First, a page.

MASERU — Controversial famo artist Lephatsóa Lebajoa has accused national broadcaster Radio Lesotho of stifling his career by imposing a ban on his music.
Lebajoa, popularly known as Selomo, this week said his career had suffered because of the political nature of his lyrics.
Selomo, 35, is a card-carrying member of the All Basotho Convention (ABC), Lesotho’s biggest opposition party.
“My music has not been doing well because of lack of publicity,” Selomo said ahead of the release of his latest album today.
The new album, Thutsoana ea Chesa Naha No 6, is his 19th since he first appeared on the music scene in 2000.
Selomo said his music has not been as successful on the market as he has been prolific in the studio because of lack of airplay.
“This is because Radio Lesotho management decided to ban my music because of my political affiliation,” Selomo claimed.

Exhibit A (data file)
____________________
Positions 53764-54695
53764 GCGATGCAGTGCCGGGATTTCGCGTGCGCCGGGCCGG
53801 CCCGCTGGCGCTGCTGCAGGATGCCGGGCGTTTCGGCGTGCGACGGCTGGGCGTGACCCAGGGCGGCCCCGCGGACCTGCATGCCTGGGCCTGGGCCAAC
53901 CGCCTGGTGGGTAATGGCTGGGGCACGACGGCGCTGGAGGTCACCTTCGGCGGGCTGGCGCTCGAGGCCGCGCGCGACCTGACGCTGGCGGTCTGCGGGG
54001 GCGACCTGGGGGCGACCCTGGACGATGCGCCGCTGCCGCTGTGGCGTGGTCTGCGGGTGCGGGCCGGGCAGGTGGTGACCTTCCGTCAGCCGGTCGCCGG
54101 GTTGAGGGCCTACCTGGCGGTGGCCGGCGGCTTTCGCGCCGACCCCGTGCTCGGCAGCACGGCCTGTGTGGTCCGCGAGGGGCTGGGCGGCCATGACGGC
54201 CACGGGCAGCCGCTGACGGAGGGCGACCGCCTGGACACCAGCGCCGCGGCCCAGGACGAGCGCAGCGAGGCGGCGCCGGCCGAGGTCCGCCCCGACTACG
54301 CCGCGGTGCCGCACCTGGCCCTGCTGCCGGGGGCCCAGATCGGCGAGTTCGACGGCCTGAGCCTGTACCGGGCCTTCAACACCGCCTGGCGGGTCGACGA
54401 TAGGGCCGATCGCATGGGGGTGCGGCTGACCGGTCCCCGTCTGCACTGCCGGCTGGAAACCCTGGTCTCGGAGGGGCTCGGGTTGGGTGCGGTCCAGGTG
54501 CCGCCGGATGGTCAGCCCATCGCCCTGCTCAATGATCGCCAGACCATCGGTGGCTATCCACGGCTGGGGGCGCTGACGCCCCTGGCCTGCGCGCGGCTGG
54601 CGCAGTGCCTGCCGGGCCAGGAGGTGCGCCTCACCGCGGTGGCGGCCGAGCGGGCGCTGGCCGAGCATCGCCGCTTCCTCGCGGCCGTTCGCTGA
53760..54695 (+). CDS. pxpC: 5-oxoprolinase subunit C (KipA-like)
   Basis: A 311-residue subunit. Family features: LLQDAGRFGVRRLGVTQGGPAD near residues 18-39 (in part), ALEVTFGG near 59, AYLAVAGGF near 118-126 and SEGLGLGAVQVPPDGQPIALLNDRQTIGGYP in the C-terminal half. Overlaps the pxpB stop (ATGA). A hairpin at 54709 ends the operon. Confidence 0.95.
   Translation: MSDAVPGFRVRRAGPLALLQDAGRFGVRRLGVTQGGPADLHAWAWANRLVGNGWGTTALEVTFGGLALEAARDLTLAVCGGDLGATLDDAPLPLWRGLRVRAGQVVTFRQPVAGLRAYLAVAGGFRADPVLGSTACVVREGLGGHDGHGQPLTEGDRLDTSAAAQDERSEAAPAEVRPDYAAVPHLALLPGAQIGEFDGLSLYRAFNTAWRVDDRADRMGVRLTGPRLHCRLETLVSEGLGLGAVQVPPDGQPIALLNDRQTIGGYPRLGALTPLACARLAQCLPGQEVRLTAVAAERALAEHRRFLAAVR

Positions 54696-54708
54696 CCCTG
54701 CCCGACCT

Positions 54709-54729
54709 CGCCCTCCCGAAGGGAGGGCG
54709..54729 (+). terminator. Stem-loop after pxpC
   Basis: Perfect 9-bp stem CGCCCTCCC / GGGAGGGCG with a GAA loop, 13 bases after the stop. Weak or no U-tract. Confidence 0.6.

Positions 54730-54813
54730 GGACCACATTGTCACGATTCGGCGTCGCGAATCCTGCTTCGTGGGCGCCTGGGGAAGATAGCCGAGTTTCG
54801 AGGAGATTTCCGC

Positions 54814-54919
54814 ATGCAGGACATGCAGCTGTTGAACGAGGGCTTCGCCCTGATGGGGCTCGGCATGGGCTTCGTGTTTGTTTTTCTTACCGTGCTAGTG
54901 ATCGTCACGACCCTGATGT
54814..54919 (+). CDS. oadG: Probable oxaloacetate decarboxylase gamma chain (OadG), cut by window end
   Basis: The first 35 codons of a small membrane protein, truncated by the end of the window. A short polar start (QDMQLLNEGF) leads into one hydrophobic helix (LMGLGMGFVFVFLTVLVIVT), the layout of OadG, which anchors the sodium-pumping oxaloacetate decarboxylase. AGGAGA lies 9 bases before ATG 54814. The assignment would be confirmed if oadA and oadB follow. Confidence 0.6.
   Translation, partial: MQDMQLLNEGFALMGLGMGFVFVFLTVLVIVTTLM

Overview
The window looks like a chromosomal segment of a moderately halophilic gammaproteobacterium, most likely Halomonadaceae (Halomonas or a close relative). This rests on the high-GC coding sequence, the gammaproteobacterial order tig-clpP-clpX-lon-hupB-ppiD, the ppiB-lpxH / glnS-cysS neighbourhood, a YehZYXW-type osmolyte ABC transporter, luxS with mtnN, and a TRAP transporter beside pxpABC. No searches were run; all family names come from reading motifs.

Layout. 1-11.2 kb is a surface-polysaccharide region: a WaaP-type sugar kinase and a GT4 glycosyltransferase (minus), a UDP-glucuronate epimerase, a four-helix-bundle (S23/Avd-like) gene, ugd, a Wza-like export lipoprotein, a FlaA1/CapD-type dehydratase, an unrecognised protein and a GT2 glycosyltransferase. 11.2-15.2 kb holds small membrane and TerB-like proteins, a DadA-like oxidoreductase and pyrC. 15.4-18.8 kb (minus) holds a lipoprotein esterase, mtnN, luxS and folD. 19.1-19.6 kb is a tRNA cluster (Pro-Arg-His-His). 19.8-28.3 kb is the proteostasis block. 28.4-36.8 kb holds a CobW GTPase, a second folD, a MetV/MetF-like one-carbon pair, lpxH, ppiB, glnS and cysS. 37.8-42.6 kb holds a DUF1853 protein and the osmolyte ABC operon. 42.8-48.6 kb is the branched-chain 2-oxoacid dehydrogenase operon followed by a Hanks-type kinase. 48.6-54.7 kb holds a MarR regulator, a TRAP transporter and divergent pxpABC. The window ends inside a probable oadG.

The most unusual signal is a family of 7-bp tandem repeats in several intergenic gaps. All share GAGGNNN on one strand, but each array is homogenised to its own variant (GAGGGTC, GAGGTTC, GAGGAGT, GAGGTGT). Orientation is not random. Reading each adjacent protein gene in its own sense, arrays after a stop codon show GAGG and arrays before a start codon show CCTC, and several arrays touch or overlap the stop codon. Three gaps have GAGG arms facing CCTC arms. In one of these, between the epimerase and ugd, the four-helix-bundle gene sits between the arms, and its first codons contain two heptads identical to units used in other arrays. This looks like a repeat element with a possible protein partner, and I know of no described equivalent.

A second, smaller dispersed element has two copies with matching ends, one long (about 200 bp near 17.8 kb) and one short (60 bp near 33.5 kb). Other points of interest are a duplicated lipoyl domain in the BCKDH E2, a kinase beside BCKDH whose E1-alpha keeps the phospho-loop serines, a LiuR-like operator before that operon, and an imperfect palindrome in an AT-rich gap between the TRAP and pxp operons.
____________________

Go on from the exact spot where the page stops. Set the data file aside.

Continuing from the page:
The famo artist said the ban was imposed in 2006 when he made public his support for the newly formed ABC.
Radio Lesotho director of broadcasting Dada Moqasa, however, strongly refuted Selomo’s allegations which he said were baseless.
Moqasa said Selomo’s music was still on the radio station’s playlists.
“You can even come and check with our radio station to see that Selomo’s music appears in our playlists,” he said.
Moqasa said Selomo had clashed with Mpho Malie, the former secretary-general of the ruling Lesotho Congress for Democracy who was the acting communications minister in 2006.
“Selomo had a misunderstanding with Malie,” Moqasa said. “They discussed this issue but I’m not sure if their problems were solved.”
He did not say whether or not the “misunderstanding” had led to a ban of Selomo’s music.
Radio Lesotho has the widest coverage in the country.
The other privately owned radio stations only broadcast in and around Maseru, the capital.
Famo music is widely popular with people living in the remote districts of the country.
“It is impossible to reach remote areas through the radio,” Selomo said.
The artist said he was trying to push his sales by holding live shows in the remote areas of Lesotho.
Selomo said he had also tried to advertise his music through Lesedi FM, a South African radio station that reaches most of Lesotho’s remote areas.
“I went to Lesedi FM to advertise my music but their charges are just too high,” he said.